Credit: Richard Phibbs

Okay, so here’s the scoop on Travel + Leisure’s annualWorld’s Best Awards, a survey fielded during the roiling weeks frommid-January to the end of March 2009. And the winners are: value, intimacy,service, and discovery—tracing the outlines of T+L readers’ travelinterests in this challenging economic reality. An unprecedented number of newnames and places made their debuts on this year’s list, sometimesunseating longtime favorites: When the highest-rated properties in the U.S. andCanada are the Inn at Manitou, in Ontario, the Inn at Palmetto Bluff, in SouthCarolina, and the diminutive Eliot Hotel, in Boston, surely something is afoot.As for that so-last-August-sounding word, luxury, it’s all aboutenclaves that shelter stealth wealth (from Amankora Paro in Bhutan to SanYsidro Ranch in Montecito, California), where casual and laid-back are thenames of the game. Dramatically sited outposts like Jade Mountain, in St.Lucia, and Blancaneaux Lodge, in Belize, top the Caribbean and Central andSouth America categories, and an adventurous spirit also prevails when it comesto the No. 1 property in the world, Bushmans Kloof, in the Cedar Mountains ofSouth Africa, and No. 2, Oberoi Vanyavilas, near India’s RanthambhoreTiger Reserve. As for the Best City, it’s also in India—Udaipur.Like its top-ranked confrères—Cape Town, Bangkok, Buenos Aires,Chiang Mai, and Luang Prabang—value ratings were sky-high. Though suchfar-flung metropolises made a strong showing, it comes as good news to many ofus that they did not entirely steal the show; old favorites, like T+L’shometown, New York City (hooray!), as well as Florence, Rome, and San Franciscoremain in the top 10.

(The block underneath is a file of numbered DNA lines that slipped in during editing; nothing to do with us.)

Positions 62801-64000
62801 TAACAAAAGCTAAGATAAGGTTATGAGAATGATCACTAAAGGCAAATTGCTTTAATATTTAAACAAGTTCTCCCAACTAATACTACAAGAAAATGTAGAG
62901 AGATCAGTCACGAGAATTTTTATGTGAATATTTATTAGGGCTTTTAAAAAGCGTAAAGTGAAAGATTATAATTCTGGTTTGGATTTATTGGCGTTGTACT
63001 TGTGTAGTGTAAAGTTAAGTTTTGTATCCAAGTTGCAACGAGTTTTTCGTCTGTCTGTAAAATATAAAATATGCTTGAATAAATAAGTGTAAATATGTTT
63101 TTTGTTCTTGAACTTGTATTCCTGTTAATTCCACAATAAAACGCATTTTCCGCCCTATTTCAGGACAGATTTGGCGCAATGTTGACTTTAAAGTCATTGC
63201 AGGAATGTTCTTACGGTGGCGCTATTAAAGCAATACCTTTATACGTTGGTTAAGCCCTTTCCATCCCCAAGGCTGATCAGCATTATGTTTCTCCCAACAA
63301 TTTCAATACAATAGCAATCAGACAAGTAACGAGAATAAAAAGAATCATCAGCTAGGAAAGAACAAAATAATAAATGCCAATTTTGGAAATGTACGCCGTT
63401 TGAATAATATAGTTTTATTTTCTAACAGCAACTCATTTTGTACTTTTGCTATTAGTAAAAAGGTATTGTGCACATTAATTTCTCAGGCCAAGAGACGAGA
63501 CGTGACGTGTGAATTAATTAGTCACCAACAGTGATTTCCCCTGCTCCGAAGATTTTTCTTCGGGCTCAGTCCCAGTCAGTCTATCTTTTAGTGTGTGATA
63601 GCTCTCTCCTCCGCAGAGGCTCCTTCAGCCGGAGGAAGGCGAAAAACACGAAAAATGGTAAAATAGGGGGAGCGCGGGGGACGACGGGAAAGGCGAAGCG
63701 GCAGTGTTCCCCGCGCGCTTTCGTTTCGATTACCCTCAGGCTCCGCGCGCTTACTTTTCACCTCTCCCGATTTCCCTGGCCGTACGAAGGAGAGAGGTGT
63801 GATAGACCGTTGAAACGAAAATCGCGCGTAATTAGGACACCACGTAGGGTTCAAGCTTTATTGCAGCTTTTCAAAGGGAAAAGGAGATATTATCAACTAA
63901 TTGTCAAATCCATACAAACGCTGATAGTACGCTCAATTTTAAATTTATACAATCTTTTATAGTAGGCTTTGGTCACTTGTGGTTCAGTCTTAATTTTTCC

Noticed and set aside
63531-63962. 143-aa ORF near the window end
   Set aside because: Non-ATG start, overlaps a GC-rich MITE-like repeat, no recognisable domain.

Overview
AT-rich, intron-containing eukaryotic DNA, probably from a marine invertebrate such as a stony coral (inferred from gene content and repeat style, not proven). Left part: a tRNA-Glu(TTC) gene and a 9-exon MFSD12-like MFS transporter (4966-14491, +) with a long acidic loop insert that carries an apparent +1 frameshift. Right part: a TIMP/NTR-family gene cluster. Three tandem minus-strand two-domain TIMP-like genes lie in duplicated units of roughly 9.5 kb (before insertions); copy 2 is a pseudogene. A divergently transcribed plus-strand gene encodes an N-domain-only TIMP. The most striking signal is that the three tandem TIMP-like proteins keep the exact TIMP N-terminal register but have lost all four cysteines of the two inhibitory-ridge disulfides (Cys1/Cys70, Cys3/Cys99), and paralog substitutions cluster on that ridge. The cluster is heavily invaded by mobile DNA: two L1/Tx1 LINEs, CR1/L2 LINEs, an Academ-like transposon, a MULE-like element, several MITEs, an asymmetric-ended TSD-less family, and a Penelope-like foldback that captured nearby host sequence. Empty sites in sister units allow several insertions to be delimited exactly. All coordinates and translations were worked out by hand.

For the past three years, the announcement of the World’s Best Awards winners has beenpreceded by the release of findings from “The Survey of Affluence andWealth in America,” created by Travel + Leisure’s parentcompany, American Express Publishing, and Harrison Group, a strategic-marketingresearch firm. This year in particular, I was struck by the consistency of theinsights into the minds of American consumers that these very different surveysprovide, touching as they do on a high regard for value and service, brandloyalty (hence the success of numerous Four Seasons and Oberoi properties), andsmall rewards (so-called micro-pleasures in the Amex/Harrison Group study),which can easily define the more modest price and scale of many of the hotelsT+L readers have selected in 2009. In spite of it all, the majority ofAffluence and Wealth respondents admitted to having a higher level ofhappiness, as a result of their newfound sense of control and resourcefulness,and they continued to express an enthusiasm for travel (weekend getaways andvacations still matter). How very handy it is that the T+L World’s BestAwards provide a generous supply of options through the excellent choices thatyou, our readers, have made.

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